Decide on a (super inexpensive!) treatment. I usually get the 10 minute back rub with 50 minute foot/leg rub. Lay back and relax. Open your eyes one hour later, momentarily disappointed that it’s over. Once your vision is no longer blurry from being overly relaxed, revel in the fact that your last hour of bliss cost you a mere $28 (+tip).

Head to Stanz, a cute (but often crowded) cafe around the corner. There’s an extensive menu of gourmet (gigantic) sandwiches, massive salads, and breakfast foods that are served DAILY until, that’s right, 3:00 PM! Eggs cooked your favorite way along with delectable additions such as blue or goat cheese, applewood smoked bacon, arugula, and avocado will tempt you away from the lunch menu. All dishes come with a generous bowl of fresh fruit and not just apples and bananas, but berries and seasonal melons.

Bringing kids with you? They’ll love the pancake platter or waffles, and it won’t cost you $10 like at many local diners. (Think $4.50). Speaking of dollars, the entire menu is very reasonably priced but the food quality and quantity, in my opinion, rivals any high-end brunch spot.

Yes, this morning will cost you less than $40, and you’ll go home feeling rejuvenated. Next time, bring a friend or two. If you live in northern Westchester, we’ve heard great things about Footsie Reflexology on 213 E. Main Street in Mount Kisco; $28 for a 30 minute foot massage/$35 for 60 minutes.

Best Hot Chocolate in Westchester

Snuggle up to your little one with one of these sweet sips.

February 11, 2015

By Michelle Gillan Larkin, a mom and writer living in Northern Westchester

I wasn’t born with a sweet tooth, and neither was my four and a half year old son. That said, the boy is a chocoholic. Milk or dark, he loves it all. So, on a recent 20 degree day, when we were both going stir crazy indoors, I decided to get us out for a treat. We headed right to our local coffee shop; latte for me, hot chocolate for him. He was in heaven. Little angel offered me a sip and I went – Eh. I can find him a better cup o’choc. After days of exploration and taste-tests, I discovered a hearty handful of really outstanding hot chocolates—many of them going easy on the sugar. Which made this mission much easier to swallow (I know, it’s a dirty job…).

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The Most Interesting

This may come as a surprise, but there is some really good and unique hot chocolate warming inside the doors of a Colombian coffee house in Ossining. In fact, at Picante Quimbaya, there’s a whole menu of different chocolate “cocktails,” some hot and some cold. Each is made with pure Colombian chocolate, semi-sweet or unsweetened, and panela, an organic sugar cane. Some are dusted with cinnamon or cloves for a cocoa experience like no other. The brew master has a gentle hand, so no cup is too sweet or overly flavored. It’s smooth, it’s mellow, and in some cases, like the chocobanana or the one with peanut butter, it’s practically a meal. 193 Main Street, Ossining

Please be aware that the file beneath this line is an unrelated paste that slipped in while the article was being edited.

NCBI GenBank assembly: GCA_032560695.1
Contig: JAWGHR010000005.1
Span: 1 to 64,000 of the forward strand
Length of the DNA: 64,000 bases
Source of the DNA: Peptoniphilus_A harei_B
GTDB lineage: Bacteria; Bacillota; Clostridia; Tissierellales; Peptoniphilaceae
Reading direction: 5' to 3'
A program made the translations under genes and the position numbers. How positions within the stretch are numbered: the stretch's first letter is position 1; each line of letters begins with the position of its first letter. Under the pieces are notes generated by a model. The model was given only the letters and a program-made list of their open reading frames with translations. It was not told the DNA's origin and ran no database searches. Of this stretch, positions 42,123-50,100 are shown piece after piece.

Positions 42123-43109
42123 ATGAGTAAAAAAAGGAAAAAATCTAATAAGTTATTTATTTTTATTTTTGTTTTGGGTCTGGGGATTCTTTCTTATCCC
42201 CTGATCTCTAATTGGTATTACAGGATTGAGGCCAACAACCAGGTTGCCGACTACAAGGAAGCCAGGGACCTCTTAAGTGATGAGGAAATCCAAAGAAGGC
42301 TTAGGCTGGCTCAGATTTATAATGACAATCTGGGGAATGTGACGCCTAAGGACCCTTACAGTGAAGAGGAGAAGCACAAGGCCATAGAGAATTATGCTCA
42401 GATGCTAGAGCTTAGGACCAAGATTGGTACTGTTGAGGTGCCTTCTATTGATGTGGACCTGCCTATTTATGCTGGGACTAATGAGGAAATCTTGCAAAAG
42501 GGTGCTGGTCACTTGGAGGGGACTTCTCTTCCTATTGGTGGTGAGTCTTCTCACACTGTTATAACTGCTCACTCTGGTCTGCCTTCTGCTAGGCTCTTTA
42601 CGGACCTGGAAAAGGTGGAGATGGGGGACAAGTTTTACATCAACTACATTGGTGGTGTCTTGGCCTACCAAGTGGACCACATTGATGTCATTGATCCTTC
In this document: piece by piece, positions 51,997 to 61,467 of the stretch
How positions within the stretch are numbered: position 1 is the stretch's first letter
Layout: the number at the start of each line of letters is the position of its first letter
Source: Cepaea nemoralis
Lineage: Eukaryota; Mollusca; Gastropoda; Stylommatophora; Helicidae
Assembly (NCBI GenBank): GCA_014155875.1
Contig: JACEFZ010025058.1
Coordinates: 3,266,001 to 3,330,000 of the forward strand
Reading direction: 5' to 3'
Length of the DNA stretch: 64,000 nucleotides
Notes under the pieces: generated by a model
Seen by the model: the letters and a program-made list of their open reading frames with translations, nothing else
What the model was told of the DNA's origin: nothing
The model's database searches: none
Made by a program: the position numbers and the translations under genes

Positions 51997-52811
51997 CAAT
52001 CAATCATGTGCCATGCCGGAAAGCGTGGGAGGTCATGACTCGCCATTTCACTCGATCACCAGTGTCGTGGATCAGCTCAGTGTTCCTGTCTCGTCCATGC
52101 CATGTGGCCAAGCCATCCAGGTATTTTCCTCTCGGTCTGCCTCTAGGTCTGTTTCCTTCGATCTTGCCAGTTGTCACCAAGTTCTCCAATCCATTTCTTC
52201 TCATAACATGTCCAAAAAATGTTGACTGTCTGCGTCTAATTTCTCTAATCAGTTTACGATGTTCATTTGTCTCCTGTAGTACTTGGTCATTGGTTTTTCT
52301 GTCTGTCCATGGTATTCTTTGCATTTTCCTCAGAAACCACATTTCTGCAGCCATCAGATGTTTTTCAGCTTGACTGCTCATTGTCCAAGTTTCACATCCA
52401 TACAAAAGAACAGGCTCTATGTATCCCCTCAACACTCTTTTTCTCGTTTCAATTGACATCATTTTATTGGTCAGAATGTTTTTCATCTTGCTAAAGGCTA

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The Richest

For hot chocolate that requires a knife and fork instead of a spoon, head straight to Cocoa in Larchmont. I exaggerate, but this potion is more like a thin pudding, than a drink (though, it does go down easy). Very simply, it’s a hunk of Belgian dark chocolate blended with whole milk. A homemade marshmallow or unsweetened whipped cream, also homemade, can be added on top. This drink is made for sipping and served in a 4 oz. cup, which is enough, but, trust me, you’ll want more. 2107 Boston Post Road, Larchmont

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The Best

The mug of thick and creamy hot chocolate that has been haunting my dreams can be found at City Limits in White Plains. Like liquid velvet, it’s a divine concoction of premium French Valrhona chocolate chunks, heavy cream, cinnamon stick, and vanilla bean that is steamed together with milk using the cappuccino machine’s frothing thingy. A honking, homemade, toasted marshmallow, is plopped into the cup along with a generous dollop of whipped cream from scratch. Both toppings melt away slowly, becoming one with the drink and leaving you to wallow in what some would call the highest quality chocolate in the world. It’s luxurious, it’s indulgent, and it’s all I can think about. 200 Central Avenue, White Plains

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The Biggest Effort

For an honest to goodness hot cocoa that requires nothing on top—perhaps because so much work goes into it at the start—run, don’t walk, to The Kneaded Bread in Port Chester. Here, a ten pound bar of semi-sweet American chocolate is melted down to a thick and luscious, dark lava. It is then mixed with milk, cinnamon sticks, and vanilla and left to delicately simmer for hours in a heavy pot. It’s stirred gently and often. At the appointed time, it is whipped into foamy bliss with the cappuccino machine’s frother. This is another hot chocolate that begs to be sipped slowly. Every day. 181 North Main Street, Port Chester

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The Pure and Simplest

At Irvington’s Red Barn Bakery, the hot chocolate is made simply by steaming chocolate chips with milk, using, once again, the cappuccino machine. But, these are not just any chips—they are organic, dark chocolate, and imported from Italy. The whole process makes for a lightly flavored and fluffy drink that is truly soothing. 4 South Astor Street, Irvington

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Worth a Mention

A decent cup of hot chocolate can be found at Chocolations in Mamaroneck and Jean-Jacques’ in Pleasantville. The latter wouldn’t reveal its “secret,” but it didn’t seem homemade. What it did have going for it was the fancy Monin syrup that made the drink either mocha-mint or raspberry. A nice twist. At Chocolations, the hot chocolate is powder-based, but like all chocolate sold in the shop, it’s American. So, while it may not be house-brewed, it is homegrown, and really, quite delicious. I look forward to summertime when it will be transformed into frozen hot chocolate. Good thing my little guy won’t have his license in time.